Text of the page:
I have a bunch of shell scripts which incorrectly assume /bin/sh to be equivalent to /bin/bash. E.g., they have the #!/bin/sh shebang, but use the source command instead of . (dot).

I run Ubuntu 16, where /bin/sh links to dash, and thus bash-isms are not supported.

I need to run the scripts periodically. Also, from time to time I will need to update them from the original author, who is not into fixing this particular bug. I would like to avoid fixing all these files (there are a bunch of them, they are not mine, and I'll loose all the changes after update). Also, I would like to avoid making global changes to system, since it might potentially break other scripts.

Is there a way to somehow create a (temporary or not) environment with /bin/sh pointing to bash, to be used for these scripts, while not touching the global system /bin/sh?

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    Do not replace /bin/sh! You have no way to know which other programs, scripts and so on rely on /bin/sh (a lot!), and this may seriously break your system. Instead, fix your shell scripts! – mhutter Sep 12 '18 at 0:06
  • Thanks. I was hoping there was a way to create a separate environment and avoid global system changes. I've clarified my question a little. – Alex Che Sep 12 '18 at 7:28
  • @AlexChe : So you have a set of programs with errors in it, and solve the problem by temporarily introducing an even bigger error in your system? If the programs have an incorrect #! line, the maintainers simply have to fix them. – user1934428 Sep 12 '18 at 7:46
  • @user1934428 , I have a set of programs which maintainers are not going to fix. I want to create a an isolated environment to run them, not touching the global /bin/sh. – Alex Che Sep 12 '18 at 10:32
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    Duplicate at askubuntu.com/q/1074295 Both have good answers. – sondra.kinsey Mar 8 '19 at 9:37

You can easily fix them, don't break your system!

find . -name '*.sh' -type f -exec sed -i '1s|^#! */bin/sh|#!/bin/bash|' {} +
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  • Maybe not such a good idea to do this in general. It could well be that there is a program somewhere which is supposed to run under sh. Also, there might be shell scripts which do not end in .sh. – user1934428 Sep 12 '18 at 7:45
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    A restriction to the first line may be appropriate. Furthermore we don’t want to replace interpreters that happen to have /bin/sh as their true path prefix (e. g. things like /bin/sh.static). I would also be a little lenient with white-space between the shebang and the interpreter path (which I saw in the wild and which is permitted by some systems). Summary: sed -i -re '1s,^#!\s*/bin/sh(\s|$),#!/bin/bash\1,' – David Foerster Sep 12 '18 at 7:53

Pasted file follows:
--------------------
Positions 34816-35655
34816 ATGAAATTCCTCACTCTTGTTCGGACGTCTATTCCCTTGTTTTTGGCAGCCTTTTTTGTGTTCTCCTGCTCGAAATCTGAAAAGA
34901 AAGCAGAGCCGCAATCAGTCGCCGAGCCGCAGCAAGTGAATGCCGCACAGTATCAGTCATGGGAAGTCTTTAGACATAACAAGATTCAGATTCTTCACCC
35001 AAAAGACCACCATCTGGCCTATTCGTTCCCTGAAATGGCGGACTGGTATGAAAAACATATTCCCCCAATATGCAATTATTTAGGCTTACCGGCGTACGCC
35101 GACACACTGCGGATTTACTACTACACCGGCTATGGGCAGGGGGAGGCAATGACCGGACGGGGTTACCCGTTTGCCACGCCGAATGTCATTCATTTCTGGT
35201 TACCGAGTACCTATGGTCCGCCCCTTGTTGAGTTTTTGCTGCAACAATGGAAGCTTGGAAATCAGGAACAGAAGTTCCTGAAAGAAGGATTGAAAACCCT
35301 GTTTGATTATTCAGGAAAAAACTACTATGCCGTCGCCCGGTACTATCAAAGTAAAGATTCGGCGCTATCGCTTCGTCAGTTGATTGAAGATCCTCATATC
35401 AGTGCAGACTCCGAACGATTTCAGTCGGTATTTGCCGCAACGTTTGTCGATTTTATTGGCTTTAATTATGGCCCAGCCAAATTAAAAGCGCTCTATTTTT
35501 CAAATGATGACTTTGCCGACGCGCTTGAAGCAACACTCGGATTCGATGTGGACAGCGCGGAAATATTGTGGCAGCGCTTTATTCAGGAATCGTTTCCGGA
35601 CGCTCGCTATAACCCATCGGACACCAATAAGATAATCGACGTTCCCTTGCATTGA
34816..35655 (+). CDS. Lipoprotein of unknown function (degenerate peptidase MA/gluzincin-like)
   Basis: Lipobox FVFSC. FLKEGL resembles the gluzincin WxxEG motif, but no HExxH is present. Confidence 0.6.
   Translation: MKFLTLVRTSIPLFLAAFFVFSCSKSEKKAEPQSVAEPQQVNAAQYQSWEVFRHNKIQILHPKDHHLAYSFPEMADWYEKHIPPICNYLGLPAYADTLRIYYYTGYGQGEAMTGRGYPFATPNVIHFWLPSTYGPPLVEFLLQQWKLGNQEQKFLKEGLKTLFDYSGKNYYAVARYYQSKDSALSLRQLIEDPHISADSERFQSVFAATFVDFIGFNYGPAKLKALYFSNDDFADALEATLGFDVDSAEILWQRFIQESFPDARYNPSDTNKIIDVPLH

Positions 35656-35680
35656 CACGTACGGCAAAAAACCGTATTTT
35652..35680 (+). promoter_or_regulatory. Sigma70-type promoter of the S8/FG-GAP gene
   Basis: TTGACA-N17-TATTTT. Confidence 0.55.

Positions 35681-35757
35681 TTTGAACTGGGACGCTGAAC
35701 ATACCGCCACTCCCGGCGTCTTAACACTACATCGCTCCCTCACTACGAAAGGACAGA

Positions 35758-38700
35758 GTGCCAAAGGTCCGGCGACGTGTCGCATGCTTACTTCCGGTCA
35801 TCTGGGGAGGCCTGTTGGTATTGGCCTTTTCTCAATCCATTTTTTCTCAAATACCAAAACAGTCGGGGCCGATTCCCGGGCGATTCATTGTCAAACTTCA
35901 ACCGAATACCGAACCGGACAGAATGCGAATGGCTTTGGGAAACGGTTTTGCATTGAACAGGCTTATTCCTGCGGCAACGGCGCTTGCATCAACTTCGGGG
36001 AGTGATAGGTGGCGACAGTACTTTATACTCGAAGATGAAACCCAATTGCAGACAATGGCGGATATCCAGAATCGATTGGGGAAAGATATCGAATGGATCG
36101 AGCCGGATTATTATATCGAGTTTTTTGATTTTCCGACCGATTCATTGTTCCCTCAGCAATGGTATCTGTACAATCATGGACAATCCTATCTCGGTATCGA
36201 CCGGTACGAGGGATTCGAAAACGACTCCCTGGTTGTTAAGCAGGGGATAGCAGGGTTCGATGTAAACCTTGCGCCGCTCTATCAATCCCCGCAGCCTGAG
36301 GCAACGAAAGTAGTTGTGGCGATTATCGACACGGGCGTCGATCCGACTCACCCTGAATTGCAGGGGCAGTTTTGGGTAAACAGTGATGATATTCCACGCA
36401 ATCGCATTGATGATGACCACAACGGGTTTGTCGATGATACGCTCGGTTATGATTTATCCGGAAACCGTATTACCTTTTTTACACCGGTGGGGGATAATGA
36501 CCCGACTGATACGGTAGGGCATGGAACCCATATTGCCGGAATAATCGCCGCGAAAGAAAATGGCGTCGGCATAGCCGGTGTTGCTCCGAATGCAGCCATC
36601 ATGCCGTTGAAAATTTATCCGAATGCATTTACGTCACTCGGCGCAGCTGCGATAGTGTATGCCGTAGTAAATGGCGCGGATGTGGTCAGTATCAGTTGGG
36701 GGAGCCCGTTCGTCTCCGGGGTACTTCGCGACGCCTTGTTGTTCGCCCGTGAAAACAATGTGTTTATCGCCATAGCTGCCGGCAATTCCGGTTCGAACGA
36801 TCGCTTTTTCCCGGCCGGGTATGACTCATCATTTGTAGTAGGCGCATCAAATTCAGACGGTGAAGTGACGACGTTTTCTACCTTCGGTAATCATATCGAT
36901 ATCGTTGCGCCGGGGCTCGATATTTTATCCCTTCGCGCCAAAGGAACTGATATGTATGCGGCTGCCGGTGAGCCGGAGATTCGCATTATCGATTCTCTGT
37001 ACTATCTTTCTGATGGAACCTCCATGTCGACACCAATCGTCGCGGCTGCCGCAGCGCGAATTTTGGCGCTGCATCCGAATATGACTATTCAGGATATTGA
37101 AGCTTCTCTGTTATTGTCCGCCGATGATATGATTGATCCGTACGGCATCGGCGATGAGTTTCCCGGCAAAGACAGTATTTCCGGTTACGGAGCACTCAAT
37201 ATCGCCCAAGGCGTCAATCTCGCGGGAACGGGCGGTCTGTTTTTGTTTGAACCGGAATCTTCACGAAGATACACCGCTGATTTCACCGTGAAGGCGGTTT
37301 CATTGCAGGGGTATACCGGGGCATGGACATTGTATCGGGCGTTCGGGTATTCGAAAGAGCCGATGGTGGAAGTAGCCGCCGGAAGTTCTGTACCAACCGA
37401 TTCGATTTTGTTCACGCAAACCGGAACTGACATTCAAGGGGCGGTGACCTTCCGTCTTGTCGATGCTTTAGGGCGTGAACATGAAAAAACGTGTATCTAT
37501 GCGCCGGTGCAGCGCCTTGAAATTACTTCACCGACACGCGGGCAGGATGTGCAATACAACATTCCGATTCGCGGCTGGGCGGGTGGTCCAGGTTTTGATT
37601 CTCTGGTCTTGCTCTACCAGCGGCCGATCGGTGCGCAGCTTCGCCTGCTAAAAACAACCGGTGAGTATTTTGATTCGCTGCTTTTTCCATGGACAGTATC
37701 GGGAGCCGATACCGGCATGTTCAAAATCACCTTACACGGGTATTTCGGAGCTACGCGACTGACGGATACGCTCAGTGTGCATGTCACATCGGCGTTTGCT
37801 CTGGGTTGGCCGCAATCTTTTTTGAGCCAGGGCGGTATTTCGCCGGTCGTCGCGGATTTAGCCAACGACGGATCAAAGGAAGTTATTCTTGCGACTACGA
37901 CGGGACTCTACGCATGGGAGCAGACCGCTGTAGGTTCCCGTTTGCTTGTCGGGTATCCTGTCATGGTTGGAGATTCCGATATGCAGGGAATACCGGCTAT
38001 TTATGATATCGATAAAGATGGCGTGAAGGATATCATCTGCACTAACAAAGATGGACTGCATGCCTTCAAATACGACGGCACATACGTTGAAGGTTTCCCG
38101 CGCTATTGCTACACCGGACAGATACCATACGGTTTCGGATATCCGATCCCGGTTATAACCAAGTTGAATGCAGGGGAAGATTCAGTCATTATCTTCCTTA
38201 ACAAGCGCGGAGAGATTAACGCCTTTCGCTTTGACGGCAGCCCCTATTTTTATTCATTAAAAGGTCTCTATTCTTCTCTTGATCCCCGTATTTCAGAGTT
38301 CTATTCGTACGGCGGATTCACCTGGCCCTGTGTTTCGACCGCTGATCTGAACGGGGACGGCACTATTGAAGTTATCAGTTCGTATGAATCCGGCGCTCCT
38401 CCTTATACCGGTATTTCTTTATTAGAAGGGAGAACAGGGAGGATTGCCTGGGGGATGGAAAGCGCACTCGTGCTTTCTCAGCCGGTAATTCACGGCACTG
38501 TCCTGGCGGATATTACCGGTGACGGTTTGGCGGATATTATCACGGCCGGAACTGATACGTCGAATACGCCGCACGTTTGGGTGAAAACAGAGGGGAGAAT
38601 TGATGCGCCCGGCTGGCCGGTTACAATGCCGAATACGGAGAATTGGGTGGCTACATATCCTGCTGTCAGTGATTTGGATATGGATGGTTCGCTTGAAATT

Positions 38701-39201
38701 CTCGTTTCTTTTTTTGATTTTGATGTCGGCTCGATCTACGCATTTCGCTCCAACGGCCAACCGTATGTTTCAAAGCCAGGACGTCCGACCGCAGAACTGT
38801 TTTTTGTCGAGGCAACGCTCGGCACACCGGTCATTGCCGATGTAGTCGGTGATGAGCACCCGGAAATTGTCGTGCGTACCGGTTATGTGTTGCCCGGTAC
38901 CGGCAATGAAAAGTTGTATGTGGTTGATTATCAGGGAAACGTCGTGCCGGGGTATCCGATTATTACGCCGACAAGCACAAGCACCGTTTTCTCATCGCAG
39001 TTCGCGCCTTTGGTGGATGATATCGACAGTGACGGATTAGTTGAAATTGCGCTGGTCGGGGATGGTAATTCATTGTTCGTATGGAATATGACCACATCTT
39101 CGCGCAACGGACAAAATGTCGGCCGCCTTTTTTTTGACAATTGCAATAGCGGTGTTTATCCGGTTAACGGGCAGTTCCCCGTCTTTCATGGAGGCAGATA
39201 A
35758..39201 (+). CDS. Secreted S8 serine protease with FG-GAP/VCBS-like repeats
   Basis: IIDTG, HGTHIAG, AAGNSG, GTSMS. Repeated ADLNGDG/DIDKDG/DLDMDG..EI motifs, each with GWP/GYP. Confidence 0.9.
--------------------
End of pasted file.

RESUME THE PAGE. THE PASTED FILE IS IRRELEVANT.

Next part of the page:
I suppose mount namespaces or such could be used to arrange for different processes/users to have a different idea of what /bin/sh is.

But that sounds hackish, and could also count as "making permanent changes to the system". It would probably be easier to just make that one-line fix. Make that fix part of your update process, and post a bug report and a patch about the wrong hashbang upstream.

With GNU sed, something like this should do to fix them:

sed -i -e '1s,^#! */bin/sh,#!/bin/bash,' /all/the/scripts/*
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    It may be a good idea to not replace interpreters whose path have the true prefix /bin/sh (e. g. things like /bin/sh.static): sed -i -re '1s,^#! */bin/sh(\s|$),#!/bin/bash\1,' – David Foerster Sep 12 '18 at 7:56
  • Thanks for the idea about mount namespaces. With the help of it I've managed to achieve what I originally wanted. See my answer. – Alex Che Sep 12 '18 at 10:24

If /bin/sh -> /bin/dash is a dynamically linked executable on your system as on mine (you can check that with file(1)), you can use a LD_PRELOAD hack for that.

It works like this: A small dynamic library loaded with LD_PRELOAD overrides the glibc's __libc_start_main (the function that calls the executable's main() function), and if argv[0] == /bin/sh then it exec's /bin/bash instead with the same arguments (except for argv[0]); otherwise it calls through to the original __libc_start_main as if nothing had happened.

$ cat sh_is_bash.c
#define _GNU_SOURCE     /* for RTLD_NEXT */
#include <string.h>
#include <unistd.h>
#include <dlfcn.h>
#include <err.h>
int __libc_start_main(
        int (*main)(int,char**,char**), int ac, char **av,
        int (*init)(int,char**,char**), void (*fini)(void),
        void (*rtld_fini)(void), void *stack_end)
        typeof(__libc_start_main) *real_lsm;